There is a difference between 'disclosure of the facts' and 'the Jobs' privacy'. Apple can disclose what ails their CEO without breaching his privacy imo. When you are so closely linked to the fortunes of Apple there is no wonder the world want's to know and and to some extent has the right to know. But that doesn't mean SJ is not entitled to full privacy. I don't really see why disclosing what ails you infringes on your privacy. Its possible that if Apple were more open and briefed the press regularly re SJ's medical condition, his privacy would be better respected. That's just speculation, however. Apple and SJ will do what they think best. They always do. When you are a maverick like Apple the paradox is that everybody who loves you for being what you are always want to tell you how to behave. If Apple listened to its critics it would no longer be Apple.

Did you actually read my posts buddy? One issue is that he and his doctors might not know what exactly ails him, or they might be trying out a few things to help him, another is that it might be too complicated to explain. Yet another might be that his doctors consider it would put undue stress on their client for his recovery to be public with any information.

We know about the cancer history and the liver transplant, we know his doctors made an excellent prognosis on recovery after the liver transplant. One can easily assume his ailment is related to his medical history. What's more to know? As I said it's not as clear an ailment as breaking a leg, that is announce-able, but as his issues might be more complicate or unclear, what is apple to say? And where should they stop? What would suffice, blood tests? MRIs? Even if they did make an announcement, people would require even more yet, because that might not shed any light. So, in view of his medical history being a matter of public knowledge, as well for all the reasons mentioned, I think a medical leave of absence suffices as an announcement. Anything other than that could cause unwarranted panic, speculation, requests for even more information, invasion of privacy etc, etc.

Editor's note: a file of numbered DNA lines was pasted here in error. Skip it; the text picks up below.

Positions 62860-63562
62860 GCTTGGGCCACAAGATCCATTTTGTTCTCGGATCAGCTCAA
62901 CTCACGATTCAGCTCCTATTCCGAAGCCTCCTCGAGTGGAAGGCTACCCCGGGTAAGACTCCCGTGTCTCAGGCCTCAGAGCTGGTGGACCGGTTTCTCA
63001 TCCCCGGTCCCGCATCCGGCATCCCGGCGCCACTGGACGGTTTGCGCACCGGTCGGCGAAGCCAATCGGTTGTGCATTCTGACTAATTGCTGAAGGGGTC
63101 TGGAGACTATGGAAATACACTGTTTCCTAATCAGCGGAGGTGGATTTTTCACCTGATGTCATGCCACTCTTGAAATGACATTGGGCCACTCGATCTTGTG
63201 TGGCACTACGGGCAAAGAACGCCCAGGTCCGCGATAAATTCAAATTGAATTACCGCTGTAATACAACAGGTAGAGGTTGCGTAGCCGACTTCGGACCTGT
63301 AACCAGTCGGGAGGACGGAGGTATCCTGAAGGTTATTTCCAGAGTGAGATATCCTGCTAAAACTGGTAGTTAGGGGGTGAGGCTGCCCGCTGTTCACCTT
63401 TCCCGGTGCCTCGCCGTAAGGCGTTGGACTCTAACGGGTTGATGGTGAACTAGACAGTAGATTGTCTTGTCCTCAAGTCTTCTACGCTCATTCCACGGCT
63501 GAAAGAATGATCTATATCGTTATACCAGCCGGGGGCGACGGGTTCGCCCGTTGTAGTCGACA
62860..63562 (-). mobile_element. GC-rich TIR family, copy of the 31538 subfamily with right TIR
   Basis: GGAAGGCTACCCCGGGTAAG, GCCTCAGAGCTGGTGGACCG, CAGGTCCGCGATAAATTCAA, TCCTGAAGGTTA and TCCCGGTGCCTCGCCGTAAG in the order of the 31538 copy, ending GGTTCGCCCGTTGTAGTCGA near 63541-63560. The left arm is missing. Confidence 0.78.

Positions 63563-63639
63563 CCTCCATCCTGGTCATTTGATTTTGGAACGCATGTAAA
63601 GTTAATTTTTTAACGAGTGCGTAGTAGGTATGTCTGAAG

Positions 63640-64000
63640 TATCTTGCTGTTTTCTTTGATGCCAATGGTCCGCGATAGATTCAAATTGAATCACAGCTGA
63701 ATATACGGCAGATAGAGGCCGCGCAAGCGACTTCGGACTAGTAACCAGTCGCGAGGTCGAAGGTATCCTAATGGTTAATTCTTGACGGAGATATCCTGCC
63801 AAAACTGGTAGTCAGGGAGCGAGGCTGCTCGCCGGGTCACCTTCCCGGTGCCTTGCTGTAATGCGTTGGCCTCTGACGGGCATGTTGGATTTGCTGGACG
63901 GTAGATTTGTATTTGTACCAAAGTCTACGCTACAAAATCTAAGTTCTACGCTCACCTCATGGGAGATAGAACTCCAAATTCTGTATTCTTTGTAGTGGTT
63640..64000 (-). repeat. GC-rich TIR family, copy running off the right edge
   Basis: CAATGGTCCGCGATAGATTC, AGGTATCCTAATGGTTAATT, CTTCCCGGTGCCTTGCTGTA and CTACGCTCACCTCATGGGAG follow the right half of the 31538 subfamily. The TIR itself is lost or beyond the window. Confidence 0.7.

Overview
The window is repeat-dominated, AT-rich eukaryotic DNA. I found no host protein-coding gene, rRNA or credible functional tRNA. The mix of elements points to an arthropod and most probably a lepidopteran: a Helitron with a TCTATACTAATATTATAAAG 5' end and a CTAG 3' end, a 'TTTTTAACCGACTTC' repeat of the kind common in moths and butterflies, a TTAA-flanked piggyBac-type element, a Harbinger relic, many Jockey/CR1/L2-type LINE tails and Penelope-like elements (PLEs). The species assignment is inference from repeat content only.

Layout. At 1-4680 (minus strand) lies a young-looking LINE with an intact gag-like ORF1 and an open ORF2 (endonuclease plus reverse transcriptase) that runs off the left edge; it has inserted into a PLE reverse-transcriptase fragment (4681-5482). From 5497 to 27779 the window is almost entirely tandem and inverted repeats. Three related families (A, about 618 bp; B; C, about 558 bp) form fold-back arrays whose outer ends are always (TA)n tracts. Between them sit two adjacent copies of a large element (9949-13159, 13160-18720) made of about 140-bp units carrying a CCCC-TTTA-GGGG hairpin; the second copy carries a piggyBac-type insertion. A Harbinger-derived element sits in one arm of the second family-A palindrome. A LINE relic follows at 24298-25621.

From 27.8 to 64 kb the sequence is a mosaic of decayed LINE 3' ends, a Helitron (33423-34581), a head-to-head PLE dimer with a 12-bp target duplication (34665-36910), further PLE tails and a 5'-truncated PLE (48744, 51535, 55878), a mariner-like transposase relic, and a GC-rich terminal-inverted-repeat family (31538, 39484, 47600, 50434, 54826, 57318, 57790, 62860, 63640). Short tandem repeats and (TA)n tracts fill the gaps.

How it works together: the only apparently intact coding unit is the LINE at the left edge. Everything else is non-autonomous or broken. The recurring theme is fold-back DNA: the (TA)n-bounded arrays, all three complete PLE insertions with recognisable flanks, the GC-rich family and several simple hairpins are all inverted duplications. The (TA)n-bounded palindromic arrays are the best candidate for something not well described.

post #138 of 253
Quote:
Originally Posted by BenRoethig View Post

The line between visionary and sociopath has always thin. Apple under jobs is high risk high reward. He's willing to take those risks because all he cares about is his vision and he's prepared to fail and fail spectacularly if the customer doesn't share it. Normal people can't do this. The little angel on their right shoulder won't let them.

Well said, he is the visionary at Apple and actually had the power to implement his vision...

I wish him and his family well.....
post #139 of 253
Quote:
Originally Posted by Onhka View Post

I thought I was quite familiar with the Securities Exchange Act of 1934 and its latest iteration, i.e., "AS AMENDED THROUGH P.L. 111-257, APPROVED OCTOBER 5, 2010".

Unless there have been amendments that have not been published in the last few days, there is no guidance as such.

Disclosure of material events. I believe that language has been in the regulations for a long time. There's no bright line to follow, but during the last two health-related episodes, experts were lining up virtually unanimously with the opinion that Apple was pushing the limits, skating on the edge of the disclosure rules. My point is, there's no good reason for them to handle these situations in such an opaque way.
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post #140 of 253
Quote:
Originally Posted by Dr Millmoss View Post

No, it's not as simple as that. The question is whether Apple has provided accurate and timely information to investors about material events, as they are required to do. The facts are, they've always skated on the edge, which raises questions that don't have to be raised. I realize that I can cite corporate governance experts left and right to document this and you will never believe it. So it's not a function of what is true, only of your willingness to accept it.

Please cite!
post #141 of 253
Some of the comments on here and on the net disgust me.
post #142 of 253
Apple doesn't do ex-Pepsi employees anymore -- SJ learned a lesson the hard way by bringing in Sculley. To suggest that Apple will decline and start to disappear is a monumental insult to all the hand-picked-by-Steve execs, one of whom just earned over $50million last year.

The people running Apple weren't born yesterday, they know what they're doing. A lot of people have worked on every product Apple has ever brought to market and all those that didn't.

Basically, individuals or groups work up an idea, present to SJ to gauge his reaction and enthusiasm for the idea/product and things take off from there.

The thing Apple will miss the most after SJ retires are his negotiating skills (demands) with 3rd parties.
post #143 of 253